Return of the Sun

On Tuesday, January 24th, I used my red pen to record one of the year’s highlights: for the first time in months, sunlight streamed through the kitchen window.

Winter solstice is a tease. It took four days after the solstice to gain one minute of daylight. But now, more than a month later, each day is about six minutes longer than its predecessor. That may not seem like much but it adds up quickly, and the shifting rhythm of the day keeps me off balance. I find myself ready to settle in for the evening with an hour of daylight to spare, or I forget to start dinner until dark, not soon enough when the freezer’s operating at thirty below. Our shortest days were four hours and thirty-two minutes long, and today we have seven hours and eighteen minutes of daylight.

Sun on the riverbed at 3:37 p.m. on January 23rd, the day before it finally streamed through our window

We’d been watching, wondering when the sun’s arc would rise over our hill high enough to hit the window. We’d seen sun hit the trees and riverbed, but we’d had no direct sun since November and no wind for weeks.  That left us dependent on our gas generator to charge the large (128-lb.) batteries we draw from when we use electricity. But when the batteries wouldn’t hold a charge, Gary discovered one was dead. The end result — which is all I fully understand — is that we can use as much electricity as we want for the six hours it takes the generator to run out of gas (it holds a gallon and a half), but without the generator we’re limited to the radio and maybe a quick check of email or brief use of an electric light. That is, unless we get sun on the solar panels or a good sustained wind. We’re comfortable working in the dimmer light of our propane lamps and staying offline for a couple of days at a time, but eventually our tools, computers and cameras need charging. The generator is noisy and keeps us glued to our computers as we work to take full advantage of it, so we’d rather not use it. With the return of the sun, Gary focused on putting up the additional solar panels he’d bought last fall. On the 24th we began work in earnest.

“Do you want to stay on the ground or work up on the platform?” Gary asked as we prepared to hoist the set of eight panels onto the twelve-foot high platform.

We got the panels up! Gary is fixing them to the platform before connecting them.

“I can guide them, but I can’t lift them,” I answered, assuming that would mean staying on the ground.

“OK, climb up then,” Gary replied.

Oh, well. He pushed as he climbed, I guided and supported the panels with a rope, and Ella looked on, emitting worried whimpers.

Tools freeze to the platform, hands stiffen in the extreme cold. It was about 38 below here.

Gary’s work was slowed by the weather, which stayed between twenty below and forty-five below the days he was outside. When I went up the ladder to help him mark a metal brace for cutting, the felt pen tip iced up. Wire becomes inflexible and brittle, tools freeze to the platform, and metal is so cold to the touch that it burns. Gary was in and out of the cabin every few minutes to warm up or cut a piece of metal or wiring, or to do small tasks that in any other weather he would have done on the platform as he worked, like finding the right bolt from his bucket of nuts, bolts and screws. We didn’t know we’d see temperatures rise nearly eighty degrees this week, so he pressed on. He finished the wiring around midnight a week ago Friday, and the next day we woke to clear skies and eight new (used) solar panels feeding the batteries.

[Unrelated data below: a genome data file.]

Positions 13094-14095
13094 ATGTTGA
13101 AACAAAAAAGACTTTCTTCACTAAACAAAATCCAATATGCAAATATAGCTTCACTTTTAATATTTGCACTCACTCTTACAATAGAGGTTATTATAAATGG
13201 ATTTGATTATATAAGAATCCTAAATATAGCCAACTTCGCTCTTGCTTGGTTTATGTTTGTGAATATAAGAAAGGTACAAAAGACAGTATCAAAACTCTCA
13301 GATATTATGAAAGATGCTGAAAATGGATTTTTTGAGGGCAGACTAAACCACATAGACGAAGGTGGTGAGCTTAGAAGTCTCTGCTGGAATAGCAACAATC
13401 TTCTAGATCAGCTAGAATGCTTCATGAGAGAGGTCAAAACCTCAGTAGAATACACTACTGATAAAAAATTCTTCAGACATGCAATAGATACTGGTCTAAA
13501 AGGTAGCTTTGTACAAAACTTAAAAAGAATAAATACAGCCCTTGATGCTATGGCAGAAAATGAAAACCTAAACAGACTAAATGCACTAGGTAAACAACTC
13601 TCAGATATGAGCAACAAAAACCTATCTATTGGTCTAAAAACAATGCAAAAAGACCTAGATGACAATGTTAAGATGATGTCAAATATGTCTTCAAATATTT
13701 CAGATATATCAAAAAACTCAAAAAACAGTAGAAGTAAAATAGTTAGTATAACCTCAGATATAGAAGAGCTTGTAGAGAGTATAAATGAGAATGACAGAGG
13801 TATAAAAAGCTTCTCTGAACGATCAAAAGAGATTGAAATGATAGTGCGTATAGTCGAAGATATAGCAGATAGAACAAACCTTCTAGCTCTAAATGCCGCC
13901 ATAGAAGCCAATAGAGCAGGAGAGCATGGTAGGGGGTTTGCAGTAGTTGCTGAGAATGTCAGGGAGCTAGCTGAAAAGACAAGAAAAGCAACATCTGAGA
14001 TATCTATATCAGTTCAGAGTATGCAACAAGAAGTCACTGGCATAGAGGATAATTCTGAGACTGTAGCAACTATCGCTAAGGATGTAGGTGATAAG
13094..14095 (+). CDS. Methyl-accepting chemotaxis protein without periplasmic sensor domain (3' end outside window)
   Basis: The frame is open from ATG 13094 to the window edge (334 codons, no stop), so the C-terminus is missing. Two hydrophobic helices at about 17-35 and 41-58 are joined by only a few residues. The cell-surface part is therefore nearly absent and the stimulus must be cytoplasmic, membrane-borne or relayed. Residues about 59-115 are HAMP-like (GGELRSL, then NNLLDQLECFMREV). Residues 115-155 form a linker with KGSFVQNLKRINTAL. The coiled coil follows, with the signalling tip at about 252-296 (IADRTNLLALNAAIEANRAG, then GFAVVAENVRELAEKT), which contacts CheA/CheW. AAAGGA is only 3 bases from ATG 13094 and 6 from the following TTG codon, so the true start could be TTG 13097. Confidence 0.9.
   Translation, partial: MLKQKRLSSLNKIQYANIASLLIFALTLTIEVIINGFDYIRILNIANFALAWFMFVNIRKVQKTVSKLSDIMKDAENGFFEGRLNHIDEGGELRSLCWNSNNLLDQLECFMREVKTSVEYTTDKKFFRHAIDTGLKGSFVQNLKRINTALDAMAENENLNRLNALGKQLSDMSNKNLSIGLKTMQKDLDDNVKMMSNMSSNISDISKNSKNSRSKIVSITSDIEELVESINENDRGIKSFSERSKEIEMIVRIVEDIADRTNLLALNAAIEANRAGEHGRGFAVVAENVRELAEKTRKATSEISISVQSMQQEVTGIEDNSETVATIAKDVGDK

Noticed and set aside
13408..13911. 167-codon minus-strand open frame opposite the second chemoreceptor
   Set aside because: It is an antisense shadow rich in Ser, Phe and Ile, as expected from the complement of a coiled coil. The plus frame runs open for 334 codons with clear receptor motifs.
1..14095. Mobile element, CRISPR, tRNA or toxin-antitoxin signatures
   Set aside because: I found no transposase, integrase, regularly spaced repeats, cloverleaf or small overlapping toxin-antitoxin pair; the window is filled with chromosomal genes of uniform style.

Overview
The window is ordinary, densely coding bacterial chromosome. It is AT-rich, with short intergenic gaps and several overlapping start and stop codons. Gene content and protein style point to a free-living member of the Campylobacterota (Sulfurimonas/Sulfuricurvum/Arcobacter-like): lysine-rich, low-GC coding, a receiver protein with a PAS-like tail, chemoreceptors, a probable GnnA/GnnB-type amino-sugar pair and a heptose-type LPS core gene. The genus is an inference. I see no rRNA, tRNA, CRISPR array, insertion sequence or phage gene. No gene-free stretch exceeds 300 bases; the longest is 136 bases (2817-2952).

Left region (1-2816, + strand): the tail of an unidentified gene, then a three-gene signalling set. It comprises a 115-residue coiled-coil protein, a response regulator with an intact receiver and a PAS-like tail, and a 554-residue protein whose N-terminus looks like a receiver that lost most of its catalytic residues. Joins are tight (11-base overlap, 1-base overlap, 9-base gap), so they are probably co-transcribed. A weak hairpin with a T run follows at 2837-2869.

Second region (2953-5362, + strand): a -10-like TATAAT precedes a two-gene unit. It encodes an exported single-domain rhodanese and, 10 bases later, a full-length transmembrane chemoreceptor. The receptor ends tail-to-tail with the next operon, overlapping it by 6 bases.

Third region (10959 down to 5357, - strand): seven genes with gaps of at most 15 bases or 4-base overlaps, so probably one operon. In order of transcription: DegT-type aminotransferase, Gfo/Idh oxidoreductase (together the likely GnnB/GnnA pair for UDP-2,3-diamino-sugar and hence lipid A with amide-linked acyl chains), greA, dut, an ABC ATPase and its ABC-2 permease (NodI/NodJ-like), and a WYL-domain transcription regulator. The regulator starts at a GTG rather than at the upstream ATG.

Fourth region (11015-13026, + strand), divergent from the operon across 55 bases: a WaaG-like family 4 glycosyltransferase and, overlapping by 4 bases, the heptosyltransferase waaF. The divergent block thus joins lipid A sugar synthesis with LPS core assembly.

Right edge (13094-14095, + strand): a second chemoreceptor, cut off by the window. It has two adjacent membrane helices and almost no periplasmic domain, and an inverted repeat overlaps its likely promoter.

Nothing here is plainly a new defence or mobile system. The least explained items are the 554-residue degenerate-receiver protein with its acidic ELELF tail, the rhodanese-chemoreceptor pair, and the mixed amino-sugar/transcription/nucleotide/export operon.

Making the Grade

Heavy equipment crosses the bridge

Months ago we heard a rumor in town that the military, or possibly a mining company, was planning to have our road plowed this winter. We weren’t sure what this would mean to us. If it were actually plowed, we might have trouble getting to town by snowmachine, riding on the less stable shoulder. We have Gary’s diesel truck here, but it doesn’t like the cold.

Gary took Ella up the road Tuesday morning last week, and when he returned he simply said “Go check out the road.”

The grader followed the heavy equipment out, leaving the road smooth again.

The machine had come and gone, leaving a hard-packed surface so smooth I could almost skate on it in my mukluks. A grader normally pushes, whereas this machine was like a Sno-Cat dragging behind, but for lack of a better term, I’ll call it a grader. It was preparing the road for the military or mining equipment.

A few days later, once the smooth road had set up, we saw the grader heading east, followed by huge semis with tracks replacing the tires, which made a mess of the grader’s work. The crew has been back and forth a few times since then, even carving a graded path to our snow shelter outside the campground as it made a U-turn. The other day the equipment haulers carried a load west, toward town, with the grader (mercifully) following. Today they headed east, apparently headed back for another load.

Sunrise:  9:30 a.m.
Sunset:   4:38 p.m.
Weather: High 28°, low 26°, high winds, light and blowing snow. This is 76 degrees higher than it was at -48°, where we stood most of the day Sunday.

Ella checks out the smooth road.